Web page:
Probing Old Faithful’s innards
Red Gate’s ANTS performance profiler helps you track down bottlenecks in your code. I’ve been using it in a very large and ‘mature’ codebase (let’s call it ‘Old Faithful’ because it’s old and slow, but it gets there eventually). Old Faithful is responsible for running a real, large e-commerce operation, including warehouses, accounts, order fulfilment and several front end web sites. We thought this would be an ideal opportunity to put the performance profiler through its paces.
I won’t be going over everything that Performance Profiler does or the many different ways to profile apps, if you want to explore more afterwards you can always get a trial download from Red Gate.
Old Faithful is a mix of many different bits of .NET, right now we have WCF, WinForms, WebForms, NT services and some funky Ajax stuff backed by WCF. There are two data layers (ADO and Entity Framework both connect to SQL) and it’s even got XSD datasets (shudder), which I’ve been surgically replacing with plain old CLR objects. But hey, at least there’s no X86 assembly in there or even worse, C++. This makes the codebase a prime candidate for profiling.
On with the gloves
The most visible parts of the system are the web sites which are database driven, so I started profiling with those in the hope of finding the low hanging fruit. A few words of caution if you intend to profile web apps under Windows Vista, you’ll need to launch Visual Studio using admin privileges by right clicking and selecting ‘Run as administrator’. If you don’t, you’ll not be able to attach to the process being debugged as it will die just after launching.
To start profiling, load up your solution and select the ‘ANTS’ Visual Studio menu (much to my disappointment no insects appeared) and then select the ‘Launch ANTS Performance Profiler’ option. Obviously the app you want to profile has to be set as the startup project for the solution. You can also choose to attach to a running process.
Generally when debugging and profiling I remove all of the cruft from the solution, in Old Faithful’s case this meant creating another solution just for a single web site, supporting logic and database access layer. You can load everything if you want but my master solution is nearly 30 projects and Visual Studio 2010 strains under the weight.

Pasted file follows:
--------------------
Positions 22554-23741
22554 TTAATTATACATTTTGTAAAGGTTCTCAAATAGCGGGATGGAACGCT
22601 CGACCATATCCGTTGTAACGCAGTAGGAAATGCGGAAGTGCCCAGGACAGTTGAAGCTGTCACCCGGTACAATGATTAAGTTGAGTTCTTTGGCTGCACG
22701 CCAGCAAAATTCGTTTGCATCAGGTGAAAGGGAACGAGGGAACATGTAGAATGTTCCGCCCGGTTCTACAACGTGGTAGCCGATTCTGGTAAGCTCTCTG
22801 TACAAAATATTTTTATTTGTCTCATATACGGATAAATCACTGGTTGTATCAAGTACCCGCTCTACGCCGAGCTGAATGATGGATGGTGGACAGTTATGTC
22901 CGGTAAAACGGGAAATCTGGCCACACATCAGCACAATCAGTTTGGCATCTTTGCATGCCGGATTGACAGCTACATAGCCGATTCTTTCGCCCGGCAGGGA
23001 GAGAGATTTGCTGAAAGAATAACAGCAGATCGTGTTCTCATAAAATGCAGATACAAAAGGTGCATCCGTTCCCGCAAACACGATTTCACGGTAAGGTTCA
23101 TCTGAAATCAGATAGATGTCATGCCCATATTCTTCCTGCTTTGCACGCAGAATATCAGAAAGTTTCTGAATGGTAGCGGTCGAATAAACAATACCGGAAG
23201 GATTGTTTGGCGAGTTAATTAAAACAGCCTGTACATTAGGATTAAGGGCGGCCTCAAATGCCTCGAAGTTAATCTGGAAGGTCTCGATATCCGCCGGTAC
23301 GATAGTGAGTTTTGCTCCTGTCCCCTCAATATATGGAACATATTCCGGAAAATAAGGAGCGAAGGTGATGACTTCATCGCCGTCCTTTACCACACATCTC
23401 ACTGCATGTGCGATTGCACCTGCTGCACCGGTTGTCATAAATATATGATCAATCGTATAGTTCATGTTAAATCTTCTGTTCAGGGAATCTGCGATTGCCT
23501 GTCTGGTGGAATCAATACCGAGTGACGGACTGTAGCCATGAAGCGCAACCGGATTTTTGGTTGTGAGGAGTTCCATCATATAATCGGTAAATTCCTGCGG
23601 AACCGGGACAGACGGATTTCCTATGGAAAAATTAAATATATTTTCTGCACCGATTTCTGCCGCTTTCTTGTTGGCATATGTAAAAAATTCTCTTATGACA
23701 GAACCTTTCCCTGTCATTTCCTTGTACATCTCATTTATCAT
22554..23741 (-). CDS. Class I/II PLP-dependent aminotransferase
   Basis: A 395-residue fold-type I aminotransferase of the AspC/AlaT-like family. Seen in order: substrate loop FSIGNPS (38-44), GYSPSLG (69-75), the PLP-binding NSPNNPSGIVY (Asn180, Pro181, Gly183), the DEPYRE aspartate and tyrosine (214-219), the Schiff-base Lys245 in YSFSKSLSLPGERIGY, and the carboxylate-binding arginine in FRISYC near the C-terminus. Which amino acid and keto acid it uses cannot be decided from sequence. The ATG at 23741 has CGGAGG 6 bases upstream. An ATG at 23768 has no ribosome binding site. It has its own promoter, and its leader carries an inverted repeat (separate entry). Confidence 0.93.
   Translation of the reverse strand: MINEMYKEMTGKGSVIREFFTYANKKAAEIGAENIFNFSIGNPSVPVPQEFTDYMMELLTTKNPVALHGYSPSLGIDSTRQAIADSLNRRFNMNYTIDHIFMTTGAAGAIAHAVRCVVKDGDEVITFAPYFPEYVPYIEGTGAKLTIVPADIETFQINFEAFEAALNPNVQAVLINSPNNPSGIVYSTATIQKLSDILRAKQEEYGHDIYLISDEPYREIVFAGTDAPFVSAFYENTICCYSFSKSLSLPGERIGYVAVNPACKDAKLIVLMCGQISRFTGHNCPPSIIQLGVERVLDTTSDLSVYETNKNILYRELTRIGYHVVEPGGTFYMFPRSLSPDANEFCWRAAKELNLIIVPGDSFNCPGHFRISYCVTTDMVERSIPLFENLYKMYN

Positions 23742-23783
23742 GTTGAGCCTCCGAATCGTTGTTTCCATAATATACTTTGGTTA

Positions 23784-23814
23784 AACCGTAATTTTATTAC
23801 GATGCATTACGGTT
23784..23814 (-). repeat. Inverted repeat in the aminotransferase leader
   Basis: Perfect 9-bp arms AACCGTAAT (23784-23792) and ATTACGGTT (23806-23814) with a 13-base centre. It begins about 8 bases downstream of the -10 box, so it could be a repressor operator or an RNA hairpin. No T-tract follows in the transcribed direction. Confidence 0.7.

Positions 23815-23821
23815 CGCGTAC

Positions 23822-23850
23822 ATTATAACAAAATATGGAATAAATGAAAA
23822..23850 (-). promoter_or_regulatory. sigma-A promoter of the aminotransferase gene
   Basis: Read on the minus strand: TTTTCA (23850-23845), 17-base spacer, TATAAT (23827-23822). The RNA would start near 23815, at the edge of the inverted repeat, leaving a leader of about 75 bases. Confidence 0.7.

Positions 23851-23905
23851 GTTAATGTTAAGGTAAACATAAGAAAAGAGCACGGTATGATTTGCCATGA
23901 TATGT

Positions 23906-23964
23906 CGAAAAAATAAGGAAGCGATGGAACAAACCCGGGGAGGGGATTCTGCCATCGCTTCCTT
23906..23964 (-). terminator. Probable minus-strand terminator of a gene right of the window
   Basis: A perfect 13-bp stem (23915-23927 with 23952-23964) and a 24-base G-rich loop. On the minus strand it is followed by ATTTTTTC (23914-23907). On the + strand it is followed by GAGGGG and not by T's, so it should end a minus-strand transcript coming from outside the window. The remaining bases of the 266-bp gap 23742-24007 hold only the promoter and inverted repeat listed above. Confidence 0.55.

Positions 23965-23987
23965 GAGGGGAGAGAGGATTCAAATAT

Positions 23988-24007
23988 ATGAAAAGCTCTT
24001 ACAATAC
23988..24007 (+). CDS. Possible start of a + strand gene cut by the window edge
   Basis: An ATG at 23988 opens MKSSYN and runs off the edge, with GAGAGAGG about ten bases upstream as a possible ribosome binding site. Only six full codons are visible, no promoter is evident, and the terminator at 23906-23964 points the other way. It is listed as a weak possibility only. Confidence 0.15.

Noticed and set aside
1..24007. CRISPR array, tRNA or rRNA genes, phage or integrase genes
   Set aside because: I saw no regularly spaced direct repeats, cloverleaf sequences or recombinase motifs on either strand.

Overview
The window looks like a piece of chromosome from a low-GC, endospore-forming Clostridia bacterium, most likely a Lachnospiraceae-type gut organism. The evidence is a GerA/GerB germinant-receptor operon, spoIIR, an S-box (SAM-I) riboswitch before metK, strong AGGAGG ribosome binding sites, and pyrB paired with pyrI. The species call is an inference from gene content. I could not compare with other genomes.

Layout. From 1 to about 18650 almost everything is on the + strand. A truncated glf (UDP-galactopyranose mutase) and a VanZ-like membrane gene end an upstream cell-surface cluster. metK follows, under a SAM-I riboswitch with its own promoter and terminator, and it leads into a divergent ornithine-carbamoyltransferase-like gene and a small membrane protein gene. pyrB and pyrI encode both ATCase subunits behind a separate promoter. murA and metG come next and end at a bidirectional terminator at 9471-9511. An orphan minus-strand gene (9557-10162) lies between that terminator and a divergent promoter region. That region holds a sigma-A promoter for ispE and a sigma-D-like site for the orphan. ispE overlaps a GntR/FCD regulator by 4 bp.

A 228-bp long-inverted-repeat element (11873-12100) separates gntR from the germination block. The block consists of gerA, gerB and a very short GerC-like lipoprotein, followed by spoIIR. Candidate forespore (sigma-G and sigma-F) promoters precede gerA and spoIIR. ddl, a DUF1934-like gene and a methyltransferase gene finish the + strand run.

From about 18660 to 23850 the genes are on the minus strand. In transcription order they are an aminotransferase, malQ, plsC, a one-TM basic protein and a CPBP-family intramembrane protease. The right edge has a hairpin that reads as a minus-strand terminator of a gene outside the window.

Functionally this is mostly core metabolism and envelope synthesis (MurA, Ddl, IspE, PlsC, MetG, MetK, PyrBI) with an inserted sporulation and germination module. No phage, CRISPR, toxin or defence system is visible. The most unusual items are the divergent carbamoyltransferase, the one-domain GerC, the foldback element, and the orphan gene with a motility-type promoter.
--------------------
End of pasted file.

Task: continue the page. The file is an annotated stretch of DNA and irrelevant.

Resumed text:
You should see something like the following pic; Note the (1) marker, I’m using the professional edition here which has SQL and I/O monitoring. If that’s not important to you then you can get away with the standard edition. If you never change anything in this screen and are happy with the defaults you can skip it next time by choosing ‘Profile Performance’ from the ANTS menu.
So click ‘Start Profiling’ and your web app should pop up in Internet Explorer. In version 6 of Performance Profiler the browser is defaulted to IE but you can change browsers once the profiling session starts.
If you are looking for specific performance issues (for example, a particular page taking aeons to load) then you’ll want to start using the site as your end users would. I haven’t tried to attach to a live system suffering from performance problems yet; although this is possible you probably won’t be able to get near it as it will normally be protected by the ‘friendly’ IT team.
Getting access to production systems for troubleshooting is always an issue, even if you can get hold of a Virtual Machine instance you’ll then be changing the hardware it runs on and this may hide or exacerbate the issue. Normally a copy of the user data on my dev box is enough to show the problem. As you’ll see from the results below though, performance is relative and ANTS will still show the areas that need work, so although your machine may be faster or different to the live system, the spikes in the graph should still be obvious in relation to the other minor code around them.
Acting like a normal user, tend to click everything in sight and not bother about waiting for pages to load and after a while I have a fairly usable amount of data. Don’t worry if you’ve got lots of fast code and only a few instances of slow methods, you’ll be able to focus on specific time ranges in the results.
Closing the browser forces the session to stop capturing (although you can leave it running and just alt-tab back to the profiler if you want to fiddle some more later).
Viewing the output of the profiler is not hard at all, it takes about a minute or two at most to find your way round the user interface.
To begin exploring the results look at the ‘Time with Children’ column which will have red graded backgrounds for the rows / methods that are consuming a lot of CPU. Each method in the result view is indented below its parent method and trivial methods (property setters etc.) are filtered out so as to avoid too much clutter. You can turn trivial methods on by unticking the box at the top although I never found the need to, ANTS does a good job of hiding the stuff I don’t need to see.
Clicking on a row highlights it and it will also show a green rectangle in the timeline above (the chart that looks like a heart monitor) for every time this method is called. You also get the source code in the bottom pane for the selected method, along with the hit count, average time and line number; which makes it pretty easy to figure out where you are.